There is an old, old saying - "Rules are made to be broken." In the case of polyamorous relationships, this is not the case.
Relationships can all be complicated. Ask anyone who has ever been in one - monogamous or anywhere in the LGBTQ+ spectrum. And when people want a healthy relationship whether that means monogamy or some form of partnership, they have to communicate, have some shared goals, be committed to one another's personal happiness, and, in general, think long-term.
But what about a polyamorous relationship? Can people have a serious relationship with multiple partners at the same time, including an emotional connection with each of them? Given that there are lots of successful open relationships with multiple partners, it's obvious that they can work.
But if monogamous people face problems in their relationships, those can only be multiplied when several partners may be involved. In fact, according to Jane Greer, Ph.D., and relationship and family therapist, "the more people in a relationship, the greater the chance of complications because you're dealing with more feelings."
The solution to avoiding serious issues when in an open relationship with multiple partners is to set out some guidelines that everyone can agree to, especially when a new partner comes on the scene. What follows below are some polyamorous relationship rules that people involved in poly relationships need to consider.
Everyone in poly relationships is an individual with their own personal needs. For example, one might want the openness to include details of the dates or encounters that their partners have with other partners. Others, who know that they do have a jealous tendency may not want to know any of these details and prefer that their partners simply keep their dates and sex with others to themselves. Polyamorous dating includes lots of complexities. So, it's important that everyone involved in a poly relationship know the feelings and needs of every other partner.
Sharing also relates to how much each partner wants their participation in a polyamorous relationship known to outsiders. Some partners don't care who knows about their romantic or sexual relationship with other parties. Heck, many of them have written books about their polyamory. The point is that each partner in a polyamorous relationship has the right to whatever amount of privacy they want.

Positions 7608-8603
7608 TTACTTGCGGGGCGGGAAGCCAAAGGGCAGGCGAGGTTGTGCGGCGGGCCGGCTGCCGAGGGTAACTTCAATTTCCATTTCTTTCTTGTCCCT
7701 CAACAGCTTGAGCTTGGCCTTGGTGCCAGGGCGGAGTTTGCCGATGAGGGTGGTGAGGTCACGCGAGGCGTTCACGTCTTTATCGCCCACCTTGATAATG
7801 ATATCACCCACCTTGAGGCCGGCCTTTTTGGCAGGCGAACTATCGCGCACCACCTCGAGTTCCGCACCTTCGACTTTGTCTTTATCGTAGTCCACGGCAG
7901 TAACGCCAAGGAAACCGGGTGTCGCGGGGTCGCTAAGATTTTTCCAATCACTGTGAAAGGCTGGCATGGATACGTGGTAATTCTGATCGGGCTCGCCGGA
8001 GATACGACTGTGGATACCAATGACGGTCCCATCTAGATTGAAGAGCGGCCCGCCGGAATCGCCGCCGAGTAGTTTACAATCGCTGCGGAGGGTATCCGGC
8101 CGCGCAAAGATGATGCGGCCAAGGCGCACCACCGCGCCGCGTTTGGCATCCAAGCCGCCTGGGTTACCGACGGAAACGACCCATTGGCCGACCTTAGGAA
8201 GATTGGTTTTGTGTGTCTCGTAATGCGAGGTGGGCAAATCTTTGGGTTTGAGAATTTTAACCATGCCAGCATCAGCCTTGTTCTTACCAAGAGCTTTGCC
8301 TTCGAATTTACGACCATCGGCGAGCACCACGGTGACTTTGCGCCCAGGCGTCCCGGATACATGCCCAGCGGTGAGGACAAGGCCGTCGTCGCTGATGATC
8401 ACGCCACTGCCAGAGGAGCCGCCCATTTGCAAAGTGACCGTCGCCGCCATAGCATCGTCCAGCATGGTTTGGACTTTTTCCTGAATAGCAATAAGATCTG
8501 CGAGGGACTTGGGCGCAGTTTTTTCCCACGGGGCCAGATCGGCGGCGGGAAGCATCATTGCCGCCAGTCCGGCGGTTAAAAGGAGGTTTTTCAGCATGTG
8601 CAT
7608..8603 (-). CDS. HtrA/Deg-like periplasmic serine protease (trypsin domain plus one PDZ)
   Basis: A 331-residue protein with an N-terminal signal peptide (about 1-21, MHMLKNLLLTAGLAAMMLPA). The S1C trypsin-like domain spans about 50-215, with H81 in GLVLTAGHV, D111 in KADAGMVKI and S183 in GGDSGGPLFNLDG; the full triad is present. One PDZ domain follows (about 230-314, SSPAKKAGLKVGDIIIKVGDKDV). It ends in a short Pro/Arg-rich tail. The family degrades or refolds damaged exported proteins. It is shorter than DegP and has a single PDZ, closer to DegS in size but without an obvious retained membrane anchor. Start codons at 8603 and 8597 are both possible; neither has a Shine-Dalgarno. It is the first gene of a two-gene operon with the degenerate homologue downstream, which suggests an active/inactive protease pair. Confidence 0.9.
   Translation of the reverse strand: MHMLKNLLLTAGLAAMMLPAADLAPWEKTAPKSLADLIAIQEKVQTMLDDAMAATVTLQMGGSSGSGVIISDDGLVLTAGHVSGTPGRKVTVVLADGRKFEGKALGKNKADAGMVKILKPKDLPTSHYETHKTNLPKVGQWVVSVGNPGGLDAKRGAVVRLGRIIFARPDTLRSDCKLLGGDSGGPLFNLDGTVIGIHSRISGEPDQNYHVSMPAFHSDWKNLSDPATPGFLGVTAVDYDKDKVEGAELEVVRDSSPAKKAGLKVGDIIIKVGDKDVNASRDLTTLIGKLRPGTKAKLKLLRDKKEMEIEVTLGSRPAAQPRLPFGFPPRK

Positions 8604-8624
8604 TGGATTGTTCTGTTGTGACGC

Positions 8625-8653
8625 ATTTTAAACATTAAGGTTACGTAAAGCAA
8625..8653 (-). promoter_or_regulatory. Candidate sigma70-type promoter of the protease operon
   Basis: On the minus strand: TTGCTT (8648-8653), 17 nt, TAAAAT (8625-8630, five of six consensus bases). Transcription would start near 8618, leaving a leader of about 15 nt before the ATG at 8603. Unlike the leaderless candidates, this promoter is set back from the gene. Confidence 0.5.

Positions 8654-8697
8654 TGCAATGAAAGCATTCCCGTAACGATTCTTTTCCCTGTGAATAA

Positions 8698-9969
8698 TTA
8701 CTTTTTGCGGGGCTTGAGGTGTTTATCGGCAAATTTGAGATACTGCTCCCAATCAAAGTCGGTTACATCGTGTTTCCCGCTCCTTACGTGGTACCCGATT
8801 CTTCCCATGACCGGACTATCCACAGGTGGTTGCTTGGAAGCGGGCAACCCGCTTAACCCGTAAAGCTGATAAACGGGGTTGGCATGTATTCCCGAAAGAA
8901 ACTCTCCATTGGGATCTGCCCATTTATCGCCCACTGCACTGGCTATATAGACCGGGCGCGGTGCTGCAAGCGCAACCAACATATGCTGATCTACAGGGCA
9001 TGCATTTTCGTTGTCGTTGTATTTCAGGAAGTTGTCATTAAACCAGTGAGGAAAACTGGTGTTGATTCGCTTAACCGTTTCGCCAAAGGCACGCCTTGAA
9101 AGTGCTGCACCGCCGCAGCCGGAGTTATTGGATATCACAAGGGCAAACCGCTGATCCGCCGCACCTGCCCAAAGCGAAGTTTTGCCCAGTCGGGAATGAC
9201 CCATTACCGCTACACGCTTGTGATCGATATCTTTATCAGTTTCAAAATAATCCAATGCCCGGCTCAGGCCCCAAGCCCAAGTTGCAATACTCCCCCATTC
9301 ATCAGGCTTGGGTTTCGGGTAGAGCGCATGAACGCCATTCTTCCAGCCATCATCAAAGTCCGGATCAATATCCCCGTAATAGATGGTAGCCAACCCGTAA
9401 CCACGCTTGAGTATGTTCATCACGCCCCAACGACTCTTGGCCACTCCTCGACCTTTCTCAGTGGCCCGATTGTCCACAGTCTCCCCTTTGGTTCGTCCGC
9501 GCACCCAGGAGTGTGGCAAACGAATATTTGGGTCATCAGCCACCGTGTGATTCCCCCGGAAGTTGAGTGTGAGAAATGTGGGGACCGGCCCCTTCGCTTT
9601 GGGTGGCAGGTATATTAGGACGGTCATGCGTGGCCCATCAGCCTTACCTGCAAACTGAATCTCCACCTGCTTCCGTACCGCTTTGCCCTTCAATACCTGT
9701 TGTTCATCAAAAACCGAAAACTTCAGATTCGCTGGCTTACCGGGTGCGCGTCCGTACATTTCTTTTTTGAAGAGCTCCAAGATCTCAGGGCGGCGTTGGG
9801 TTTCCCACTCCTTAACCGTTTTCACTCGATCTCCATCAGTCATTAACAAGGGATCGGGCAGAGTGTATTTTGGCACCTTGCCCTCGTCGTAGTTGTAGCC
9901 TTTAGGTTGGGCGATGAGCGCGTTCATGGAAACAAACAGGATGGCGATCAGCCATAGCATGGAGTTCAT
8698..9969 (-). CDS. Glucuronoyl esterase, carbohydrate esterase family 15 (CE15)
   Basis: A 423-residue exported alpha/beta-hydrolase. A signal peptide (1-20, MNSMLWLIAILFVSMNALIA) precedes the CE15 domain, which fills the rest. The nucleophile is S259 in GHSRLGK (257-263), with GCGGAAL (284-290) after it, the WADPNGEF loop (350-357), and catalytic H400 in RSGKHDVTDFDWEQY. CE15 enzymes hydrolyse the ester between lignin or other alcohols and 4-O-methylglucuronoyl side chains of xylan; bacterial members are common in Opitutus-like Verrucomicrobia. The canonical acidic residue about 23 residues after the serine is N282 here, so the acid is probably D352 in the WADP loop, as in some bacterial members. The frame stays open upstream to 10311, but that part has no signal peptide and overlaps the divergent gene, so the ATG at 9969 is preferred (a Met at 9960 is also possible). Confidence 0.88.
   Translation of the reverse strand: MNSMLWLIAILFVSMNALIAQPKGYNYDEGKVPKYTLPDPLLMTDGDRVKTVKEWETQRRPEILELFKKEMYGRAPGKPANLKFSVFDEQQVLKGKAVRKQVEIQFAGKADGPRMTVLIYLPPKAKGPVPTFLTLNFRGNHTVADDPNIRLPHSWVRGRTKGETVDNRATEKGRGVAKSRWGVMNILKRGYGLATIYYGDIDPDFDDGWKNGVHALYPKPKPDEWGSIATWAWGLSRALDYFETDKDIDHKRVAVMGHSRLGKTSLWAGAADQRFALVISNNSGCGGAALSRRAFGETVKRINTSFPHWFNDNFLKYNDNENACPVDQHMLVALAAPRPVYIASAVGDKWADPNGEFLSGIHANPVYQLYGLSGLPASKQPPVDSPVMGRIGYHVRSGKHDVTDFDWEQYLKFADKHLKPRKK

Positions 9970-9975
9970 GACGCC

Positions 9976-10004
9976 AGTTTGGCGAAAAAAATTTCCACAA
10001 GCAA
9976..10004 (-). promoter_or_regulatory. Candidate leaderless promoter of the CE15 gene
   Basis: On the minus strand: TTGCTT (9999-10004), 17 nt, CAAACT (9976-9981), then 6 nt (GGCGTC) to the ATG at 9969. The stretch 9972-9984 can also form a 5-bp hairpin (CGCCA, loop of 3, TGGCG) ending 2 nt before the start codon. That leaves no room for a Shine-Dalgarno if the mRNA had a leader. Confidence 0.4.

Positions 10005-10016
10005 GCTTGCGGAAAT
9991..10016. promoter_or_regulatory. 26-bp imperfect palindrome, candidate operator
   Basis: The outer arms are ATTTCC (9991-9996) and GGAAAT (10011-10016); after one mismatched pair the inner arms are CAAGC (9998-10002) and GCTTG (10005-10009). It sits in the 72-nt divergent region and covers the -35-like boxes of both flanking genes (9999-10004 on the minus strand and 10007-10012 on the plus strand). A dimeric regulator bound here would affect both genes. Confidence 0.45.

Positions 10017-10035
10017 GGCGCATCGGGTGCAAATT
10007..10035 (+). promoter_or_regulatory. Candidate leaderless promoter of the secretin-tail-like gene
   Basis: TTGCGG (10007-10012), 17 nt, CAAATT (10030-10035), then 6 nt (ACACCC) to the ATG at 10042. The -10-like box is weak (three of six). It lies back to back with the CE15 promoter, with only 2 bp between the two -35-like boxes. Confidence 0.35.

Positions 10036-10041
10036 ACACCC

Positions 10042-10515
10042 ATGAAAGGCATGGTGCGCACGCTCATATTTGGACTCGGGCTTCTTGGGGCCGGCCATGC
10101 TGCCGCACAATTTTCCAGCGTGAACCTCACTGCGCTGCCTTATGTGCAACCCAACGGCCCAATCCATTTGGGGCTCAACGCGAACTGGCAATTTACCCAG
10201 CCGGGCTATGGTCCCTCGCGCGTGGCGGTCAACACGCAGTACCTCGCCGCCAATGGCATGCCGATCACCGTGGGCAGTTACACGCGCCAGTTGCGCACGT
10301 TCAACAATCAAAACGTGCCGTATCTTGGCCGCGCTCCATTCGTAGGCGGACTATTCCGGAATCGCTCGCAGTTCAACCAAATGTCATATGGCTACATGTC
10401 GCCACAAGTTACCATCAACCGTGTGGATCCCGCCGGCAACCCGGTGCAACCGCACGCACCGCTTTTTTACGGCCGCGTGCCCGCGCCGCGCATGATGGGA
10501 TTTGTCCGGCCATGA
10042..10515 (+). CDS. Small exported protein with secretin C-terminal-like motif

Polyamorous relationships require lots of communication, just as a monogamous relationship does. But it is far more complex when there are multiple people involved. Each partner must believe that they can be as open and honest in their communication. If, for example, there is a primary relationship between two partners (e.g., a marriage), then one or both may have some things they will not tolerate when one partner begins a relationship with someone else. There may be certain days that a partner wants to be reserved just for them; there may be places one partner will not want the other to take a third person. Even a small thing can be a deal-breaker and cause serious issues. These details are important if a polyamorous relationship is to be successful.
Just as important is fully honest and open communication between partners in a polyamorous relationship. Both need to be on the same page in terms of the breadth of the relationship - how often will they get together? Are threesomes okay? Where will they meet up and what will be the types of activities? If they are romantic partners, then activities might include dates that may or may not end up in bed.
The important thing that every relationship and family therapist will tell all partners in relationships is that communication has to be completely open. And this is largely true. The only exceptions should be if one partner in a polyamorous relationship requests that some details of their personal life not be revealed - their living arrangements, their other partners, their finances, their sexual histories - all of these things should be honored, without question.
Polyamorous relationships demand that there are set boundaries.